The more I hear people say “send it to my Gmail account” or “I’ve uploaded it to dropbox” it is clear that cloud computing for business is no longer something that is ‘coming down the road’. But while the use of the cloud is something that is growing organically, every organisation should be seriously examining how the cloud can improve the efficiency and performance of, not just their IT platform, but their entire business.
Get specific: Start with a defined project and a clear idea of what success should look like as you leverage the shared resources of the cloud. Moving commodity services - such as e-mail, file storage, instant messaging and online learning - that are fully understood and are readily portable can help you achieve deliverables quickly. Building on this success, and carrying forward key learnings about cloud as it relates to your enterprise, will give you a solid foundation on which to scale.
Know your users: Who are your users? What is the impact on them when moving from a desktop application to a cloud-based one? Consider a limited trial before you move to wide-scale rollout to help build the picture and identify potential issues before it is too late. Moving into the cloud is as much a cultural shift as a technological shift.
Don't bring your mess to the cloud: Cloud computing is a major shift from traditional IT and offers a fresh opportunity to evaluate your business and IT processes. Do current processes make sense? Is there a better way to work? Seize this opportunity to make key processes simpler and more logical, and you'll reap the rewards, both for your cloud initiatives and your wider strategic agenda.
Take the best of both worlds: Private or public? In reality, the answer is both. Hybrid cloud, comprising of at least one private and one public is where it’s at. Determine what’s sensitive and what’s not. In some cases, such as private intellectual property, housing it privately, behind your own firewall, may be the right approach. For information which isn’t sensitive however, deploying the public cloud can deliver economies of scale and cost benefits. In fact, Gartner predicts that by 2015, the majority of private cloud computing services will evolve to leverage public cloud services in a hybrid mode.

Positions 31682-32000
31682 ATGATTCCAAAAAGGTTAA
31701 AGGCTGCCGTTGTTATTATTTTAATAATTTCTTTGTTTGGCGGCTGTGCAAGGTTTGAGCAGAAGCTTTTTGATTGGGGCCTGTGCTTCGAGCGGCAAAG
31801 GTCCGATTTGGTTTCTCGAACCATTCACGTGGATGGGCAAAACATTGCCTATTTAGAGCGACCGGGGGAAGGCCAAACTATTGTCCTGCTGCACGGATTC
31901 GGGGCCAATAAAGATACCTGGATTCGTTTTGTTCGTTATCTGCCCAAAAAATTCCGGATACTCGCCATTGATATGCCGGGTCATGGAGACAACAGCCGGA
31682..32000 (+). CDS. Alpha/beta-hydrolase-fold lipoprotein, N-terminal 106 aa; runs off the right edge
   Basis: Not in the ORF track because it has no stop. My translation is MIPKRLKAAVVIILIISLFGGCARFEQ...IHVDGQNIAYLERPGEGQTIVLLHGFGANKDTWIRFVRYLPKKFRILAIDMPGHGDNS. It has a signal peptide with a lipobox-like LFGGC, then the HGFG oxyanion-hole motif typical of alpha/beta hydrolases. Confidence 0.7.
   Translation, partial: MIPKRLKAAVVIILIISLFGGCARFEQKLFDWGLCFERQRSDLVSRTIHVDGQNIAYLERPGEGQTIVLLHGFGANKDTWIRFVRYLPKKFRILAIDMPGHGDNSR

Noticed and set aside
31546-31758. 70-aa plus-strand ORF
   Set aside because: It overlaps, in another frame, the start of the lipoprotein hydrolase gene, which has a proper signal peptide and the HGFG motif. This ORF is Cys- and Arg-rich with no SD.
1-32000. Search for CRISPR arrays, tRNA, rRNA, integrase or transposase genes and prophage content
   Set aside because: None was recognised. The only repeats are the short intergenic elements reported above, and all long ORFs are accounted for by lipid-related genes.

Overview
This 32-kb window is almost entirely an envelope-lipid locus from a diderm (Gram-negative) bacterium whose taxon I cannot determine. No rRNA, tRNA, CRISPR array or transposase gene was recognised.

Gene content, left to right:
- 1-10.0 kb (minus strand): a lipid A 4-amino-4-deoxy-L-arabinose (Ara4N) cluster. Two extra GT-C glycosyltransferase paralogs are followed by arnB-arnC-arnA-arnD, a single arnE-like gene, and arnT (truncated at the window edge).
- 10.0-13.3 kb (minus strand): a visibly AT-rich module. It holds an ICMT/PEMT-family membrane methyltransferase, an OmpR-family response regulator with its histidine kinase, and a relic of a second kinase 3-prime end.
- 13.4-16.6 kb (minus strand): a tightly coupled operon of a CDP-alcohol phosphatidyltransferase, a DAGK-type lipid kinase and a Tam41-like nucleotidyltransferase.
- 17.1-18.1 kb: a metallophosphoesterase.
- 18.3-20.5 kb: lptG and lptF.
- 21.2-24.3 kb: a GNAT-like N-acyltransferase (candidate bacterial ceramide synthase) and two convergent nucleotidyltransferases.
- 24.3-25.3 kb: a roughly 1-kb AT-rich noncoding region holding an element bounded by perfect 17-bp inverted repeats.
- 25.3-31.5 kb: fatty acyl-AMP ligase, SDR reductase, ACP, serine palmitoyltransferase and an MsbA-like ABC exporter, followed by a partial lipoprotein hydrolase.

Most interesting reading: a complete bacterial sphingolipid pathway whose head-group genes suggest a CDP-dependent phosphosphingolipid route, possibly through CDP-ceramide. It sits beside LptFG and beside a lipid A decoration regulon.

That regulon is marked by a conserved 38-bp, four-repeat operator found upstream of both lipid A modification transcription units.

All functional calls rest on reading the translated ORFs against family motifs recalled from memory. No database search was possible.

Consider new opportunities: Don’t just think about how the cloud can drive down costs and improve efficiencies within your existing IT platform. Consider what new opportunities it can deliver. For example, if you’re moving your CRM application to the cloud, is there an opportunity to integrate it with social media tools or a mobile application that gives your field staff realtime access to data? Ultimately, cloud computing can open up entirely new opportunities for businesses. Have your IT department look to the cloud for applications that are relevant to your business.
â€¨â€¨Look under the hood: All cloud components are not created equal. Do your utmost to ascertain the quality and resilience of the constituent technologies, including servers, backend storage and enabling connectivity. Are you about to entrust your critical apps to a white box server with memory acquired from the lowest bidder? Is the underlying storage world-class? If it matters to you, ask the questions. A cloud partner who's committed to quality will be happy to give the answers.
In my experience, the above points are important to consider in the typical cloud initiative to help make it a solid transition and keep your activities focused. In some shape or form, cloud computing is about changing the way IT is deployed and managed in order to deliver a better experience to users and the business. But more and more, it is a joint initiative between business and IT and is driving a major shift towards a business-aligned collaborative relationship.
Mark Cawley is eircom's Managed IT principal. To find out more about how Cloud Computing can deliver for your business, get in touch.